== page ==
I'm a CNS, so our clinical rotations were expected to be specialized. FNP is different. However, you may be able to ask for a geri-psych rotation (even a short one) to fulfill all/some of your geriatric requirement. It's definitely worth asking. I like the idea of teaching and getting tuition assistance - but you won't make much money doing that (if that's a factor) - but it could be worth it depending on how much the cert savings is.
  7. WestCoastSunRN

    last year of FNP school but want PMHNP

    I think it's completely reasonable to get the post-grad cert. I also think, the way APRN consensus model has changed things, it's not unusual for someone to realize they may need another certification to do all that they really want to do. I agree - if you can get some psych nursing experience maybe during this last year of your DNP - that would be so beneficial for you. It would also test the waters really well about your decision to venture into PMHNP!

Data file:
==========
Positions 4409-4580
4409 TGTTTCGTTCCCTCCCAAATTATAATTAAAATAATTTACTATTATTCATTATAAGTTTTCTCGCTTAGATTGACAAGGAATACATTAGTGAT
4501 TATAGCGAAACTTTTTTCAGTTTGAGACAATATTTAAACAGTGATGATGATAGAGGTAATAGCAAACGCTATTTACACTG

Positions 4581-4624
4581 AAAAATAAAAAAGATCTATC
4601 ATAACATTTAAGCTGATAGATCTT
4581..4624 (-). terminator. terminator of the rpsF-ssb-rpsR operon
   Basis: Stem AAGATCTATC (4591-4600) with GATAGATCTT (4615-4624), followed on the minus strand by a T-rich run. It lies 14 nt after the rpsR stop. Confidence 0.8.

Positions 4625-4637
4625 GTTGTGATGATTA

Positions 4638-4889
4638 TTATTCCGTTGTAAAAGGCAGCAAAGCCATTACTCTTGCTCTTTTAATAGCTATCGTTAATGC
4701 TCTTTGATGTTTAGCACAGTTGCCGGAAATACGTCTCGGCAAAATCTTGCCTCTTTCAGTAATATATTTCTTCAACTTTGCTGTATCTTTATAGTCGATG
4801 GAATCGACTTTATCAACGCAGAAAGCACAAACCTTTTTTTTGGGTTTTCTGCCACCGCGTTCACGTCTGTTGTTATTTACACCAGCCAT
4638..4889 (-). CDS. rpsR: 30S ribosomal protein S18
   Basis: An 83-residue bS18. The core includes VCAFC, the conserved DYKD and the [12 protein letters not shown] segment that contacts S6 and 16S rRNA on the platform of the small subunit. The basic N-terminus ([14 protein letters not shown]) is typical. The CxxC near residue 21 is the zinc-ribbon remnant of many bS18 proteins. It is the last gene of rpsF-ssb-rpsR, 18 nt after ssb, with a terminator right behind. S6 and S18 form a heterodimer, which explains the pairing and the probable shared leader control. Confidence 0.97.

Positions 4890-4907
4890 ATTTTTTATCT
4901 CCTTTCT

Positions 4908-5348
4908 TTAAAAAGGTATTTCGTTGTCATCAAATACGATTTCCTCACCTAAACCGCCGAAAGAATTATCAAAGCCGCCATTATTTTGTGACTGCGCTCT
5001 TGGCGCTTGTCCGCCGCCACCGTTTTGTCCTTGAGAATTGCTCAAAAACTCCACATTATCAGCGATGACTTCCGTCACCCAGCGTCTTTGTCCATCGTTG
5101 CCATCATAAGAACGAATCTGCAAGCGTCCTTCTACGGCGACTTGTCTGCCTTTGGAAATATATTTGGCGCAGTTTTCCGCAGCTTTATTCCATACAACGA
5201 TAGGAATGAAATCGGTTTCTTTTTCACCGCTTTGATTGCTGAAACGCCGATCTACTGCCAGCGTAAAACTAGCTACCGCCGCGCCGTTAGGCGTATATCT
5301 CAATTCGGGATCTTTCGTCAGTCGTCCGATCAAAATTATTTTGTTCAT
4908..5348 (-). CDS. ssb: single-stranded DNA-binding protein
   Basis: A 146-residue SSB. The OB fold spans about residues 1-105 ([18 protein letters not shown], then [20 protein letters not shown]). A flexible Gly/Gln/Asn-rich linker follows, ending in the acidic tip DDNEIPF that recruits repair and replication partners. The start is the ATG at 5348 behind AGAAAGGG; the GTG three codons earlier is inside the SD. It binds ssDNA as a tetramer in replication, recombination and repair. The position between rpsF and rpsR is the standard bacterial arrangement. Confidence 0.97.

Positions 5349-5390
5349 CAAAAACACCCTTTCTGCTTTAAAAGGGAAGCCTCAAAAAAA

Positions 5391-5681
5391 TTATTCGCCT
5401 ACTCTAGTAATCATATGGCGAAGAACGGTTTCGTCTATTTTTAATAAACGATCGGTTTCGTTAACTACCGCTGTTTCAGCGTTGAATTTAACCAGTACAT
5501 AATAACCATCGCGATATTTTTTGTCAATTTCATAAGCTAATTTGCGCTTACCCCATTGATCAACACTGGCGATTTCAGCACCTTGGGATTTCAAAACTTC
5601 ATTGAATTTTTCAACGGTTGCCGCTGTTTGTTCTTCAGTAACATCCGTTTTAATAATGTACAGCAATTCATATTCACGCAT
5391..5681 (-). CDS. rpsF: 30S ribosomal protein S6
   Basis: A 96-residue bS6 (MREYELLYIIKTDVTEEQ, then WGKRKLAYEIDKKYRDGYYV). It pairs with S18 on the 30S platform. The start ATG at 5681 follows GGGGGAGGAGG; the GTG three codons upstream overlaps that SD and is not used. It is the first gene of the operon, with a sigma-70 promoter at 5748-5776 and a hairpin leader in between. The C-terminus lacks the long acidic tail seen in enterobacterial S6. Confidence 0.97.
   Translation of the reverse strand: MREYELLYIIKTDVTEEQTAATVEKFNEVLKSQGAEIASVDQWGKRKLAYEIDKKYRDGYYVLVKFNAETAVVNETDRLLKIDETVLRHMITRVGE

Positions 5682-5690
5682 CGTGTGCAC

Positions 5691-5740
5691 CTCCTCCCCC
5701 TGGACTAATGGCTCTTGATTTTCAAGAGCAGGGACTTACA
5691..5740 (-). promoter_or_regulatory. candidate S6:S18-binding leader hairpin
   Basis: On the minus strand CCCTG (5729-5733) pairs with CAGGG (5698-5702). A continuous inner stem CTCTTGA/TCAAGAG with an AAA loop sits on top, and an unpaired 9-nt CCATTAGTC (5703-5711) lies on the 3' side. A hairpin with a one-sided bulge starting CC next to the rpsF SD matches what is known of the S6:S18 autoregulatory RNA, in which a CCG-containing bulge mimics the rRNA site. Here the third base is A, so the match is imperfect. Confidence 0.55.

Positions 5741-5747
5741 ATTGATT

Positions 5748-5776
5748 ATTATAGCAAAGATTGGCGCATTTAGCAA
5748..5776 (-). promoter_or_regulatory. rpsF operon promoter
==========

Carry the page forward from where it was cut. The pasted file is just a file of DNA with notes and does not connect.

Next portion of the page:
8. WestCoastSunRN

    NURSE SALARIES... RN, NP, CRNA, etc...

    Maybe I misunderstood the point of your first post, or maybe you were looking for a sounding board/confirmation that you are doing what you are supposed to be doing. Regardless, you sound like a GREAT nurse and pretty contented! I'm glad you are using your MSN to educate - you sound exactly like the kind of educator nurse/nursing students need and appreciate. Your post reminds me of a friend who now has multiple advanced degrees (nursing and otherwise). He was telling me how his most contented work/life balance was when he was working bedside and teaching as an adjunct professor. Like you, he has a thirst for knowledge, but like you, he also appreciates the practical considerations of salary v. time and effort making it. You sound like you are in a pretty great position right now - and you explored other possibilities because you knew you had the ability to succeed in CRNA or NP, but ultimately decided it wasn't going to be worth it. Kudos to you for figuring that out before you invested so much to obtain either one. There have been others who miscalculated and now are underpaid and unhappy. Also, I love the vascular access nurses -- especially the ones who love what they do.